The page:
Capitol Connection: A Budget Built on Broken Promises

February 20, 2015

Budgets should never be balanced on broken promises. Sadly, that is exactly what the governor has done.

This week Governor Malloy unveiled his two year budget proposal totaling almost $40 billion. This budget burdens taxpayers with over $915 million worth of new tax increases, and eliminates essential tax exemptions Connecticut families and businesses were counting on.

Most offensive is the plan to eliminate a scheduled tax exemption on clothing under $50. This exemption would make essentials like children’s clothing more affordable for Connecticut families, especially those most in need. While the governor eliminated this tax exemption years ago, he proudly campaigned on the fact that he would restore the tax break this year. But now this promise is out the window. In addition, the governor also wants to lower the threshold for the sales tax free week from $300 to $100, meaning much less will be eligible for that special back-to-school savings many families rely on.
Instead of giving us a break on clothing essentials, the governor is focusing on a small cut to the overall sales tax. In my opinion, any tax cut is welcome news. But in this case, it feels more like a bait and switch.

The Governor says that middle-class families will save more money by having a lower sales tax rate than what they would have saved via the clothing exemption. But this is not true for most middle class families. For example, if a family had purchased $250 worth of tax exempt clothes in a year, they would have saved $15.87 in sales tax under the clothing tax exemption. In order to save that much under the governor’s proposed 6.2% sales tax, the same family would have to spend $10,600 on taxable items!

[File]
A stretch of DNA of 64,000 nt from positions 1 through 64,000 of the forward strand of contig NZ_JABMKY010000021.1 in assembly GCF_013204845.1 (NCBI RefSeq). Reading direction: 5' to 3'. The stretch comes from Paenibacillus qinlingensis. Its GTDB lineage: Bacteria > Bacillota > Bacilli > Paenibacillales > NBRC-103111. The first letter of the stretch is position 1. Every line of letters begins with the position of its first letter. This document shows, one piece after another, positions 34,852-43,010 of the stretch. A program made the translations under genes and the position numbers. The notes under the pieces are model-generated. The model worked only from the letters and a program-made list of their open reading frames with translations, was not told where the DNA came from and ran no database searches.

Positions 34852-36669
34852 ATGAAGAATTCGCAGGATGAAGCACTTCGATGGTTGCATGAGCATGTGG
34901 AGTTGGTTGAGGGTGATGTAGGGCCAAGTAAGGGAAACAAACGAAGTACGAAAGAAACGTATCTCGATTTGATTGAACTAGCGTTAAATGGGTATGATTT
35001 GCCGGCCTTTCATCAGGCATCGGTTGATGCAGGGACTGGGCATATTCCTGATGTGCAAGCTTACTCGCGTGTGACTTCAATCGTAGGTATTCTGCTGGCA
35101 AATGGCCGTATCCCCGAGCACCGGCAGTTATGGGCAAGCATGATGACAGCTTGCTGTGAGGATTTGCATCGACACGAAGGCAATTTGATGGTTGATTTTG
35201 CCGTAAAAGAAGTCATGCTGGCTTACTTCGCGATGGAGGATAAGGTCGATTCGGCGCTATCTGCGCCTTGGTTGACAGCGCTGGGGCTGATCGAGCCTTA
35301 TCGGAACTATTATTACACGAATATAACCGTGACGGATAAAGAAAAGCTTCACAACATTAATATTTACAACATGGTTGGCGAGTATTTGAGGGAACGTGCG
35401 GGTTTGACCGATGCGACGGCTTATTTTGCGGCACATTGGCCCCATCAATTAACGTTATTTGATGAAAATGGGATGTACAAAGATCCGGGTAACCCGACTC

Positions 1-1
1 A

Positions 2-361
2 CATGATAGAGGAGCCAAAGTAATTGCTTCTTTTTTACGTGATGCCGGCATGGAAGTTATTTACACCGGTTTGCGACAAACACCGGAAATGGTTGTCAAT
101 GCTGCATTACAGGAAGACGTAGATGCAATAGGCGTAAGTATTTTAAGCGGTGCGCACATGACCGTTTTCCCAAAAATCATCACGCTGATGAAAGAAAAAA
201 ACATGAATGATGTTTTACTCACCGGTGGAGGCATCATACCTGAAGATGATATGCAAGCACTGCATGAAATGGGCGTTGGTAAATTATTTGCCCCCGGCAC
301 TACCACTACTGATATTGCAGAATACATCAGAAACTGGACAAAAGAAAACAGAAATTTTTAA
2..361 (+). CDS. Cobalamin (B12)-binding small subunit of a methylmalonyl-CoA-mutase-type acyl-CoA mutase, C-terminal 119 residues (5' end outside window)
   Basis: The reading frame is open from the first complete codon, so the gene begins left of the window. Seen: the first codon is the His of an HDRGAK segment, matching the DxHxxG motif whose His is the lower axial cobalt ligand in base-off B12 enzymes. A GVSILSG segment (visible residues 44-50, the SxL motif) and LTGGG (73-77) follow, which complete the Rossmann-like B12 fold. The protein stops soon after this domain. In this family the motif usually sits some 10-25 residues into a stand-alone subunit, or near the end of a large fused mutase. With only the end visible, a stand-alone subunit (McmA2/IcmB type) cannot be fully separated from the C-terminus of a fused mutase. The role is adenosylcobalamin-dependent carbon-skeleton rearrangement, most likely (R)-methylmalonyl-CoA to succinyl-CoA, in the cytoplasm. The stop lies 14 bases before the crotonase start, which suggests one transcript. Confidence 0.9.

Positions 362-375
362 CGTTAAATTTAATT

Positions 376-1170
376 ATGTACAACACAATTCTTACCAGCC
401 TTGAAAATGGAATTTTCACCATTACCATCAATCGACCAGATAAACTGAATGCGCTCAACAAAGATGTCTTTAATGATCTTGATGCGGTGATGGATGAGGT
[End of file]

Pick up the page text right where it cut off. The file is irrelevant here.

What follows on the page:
The budget also breaks promises made to Connecticut employers. It cements a 20% corporate surcharge tax indefinitely, even though the tax was only supposed to be temporary. It increases restrictions on tax credits that businesses can claim. Combined, these actions make the business environment in CT even more unsteady. How can employers plan for job growth when the rules are constantly changing? How will employers be motivated to invest in our state when the incentives are being pulled out from under them?

The president of the Connecticut Business & Industry Association, Joseph Brennan, commented on this proposal saying, “I think it strikes a blow at business confidence…strikes a blow at our recovery.”

Business confidence moves us closer to recovery. Recovery enables job growth. Job growth enhances opportunity and quality of life for all families. Sadly, the governor’s budget does not realize this progression.

I will say there are some good ideas in the governor’s budget and I look forward to exploring these with fellow legislators, but it’s hard to support the governor’s plan when so many promises have been broken and so many costs are being pushed onto the middle class, working people and job creators. The state’s finances are in trouble, which is why it is even more important to hold up the promises people are relying on.

A delayed promise is a broken promise. Connecticut needs relief today, not tomorrow.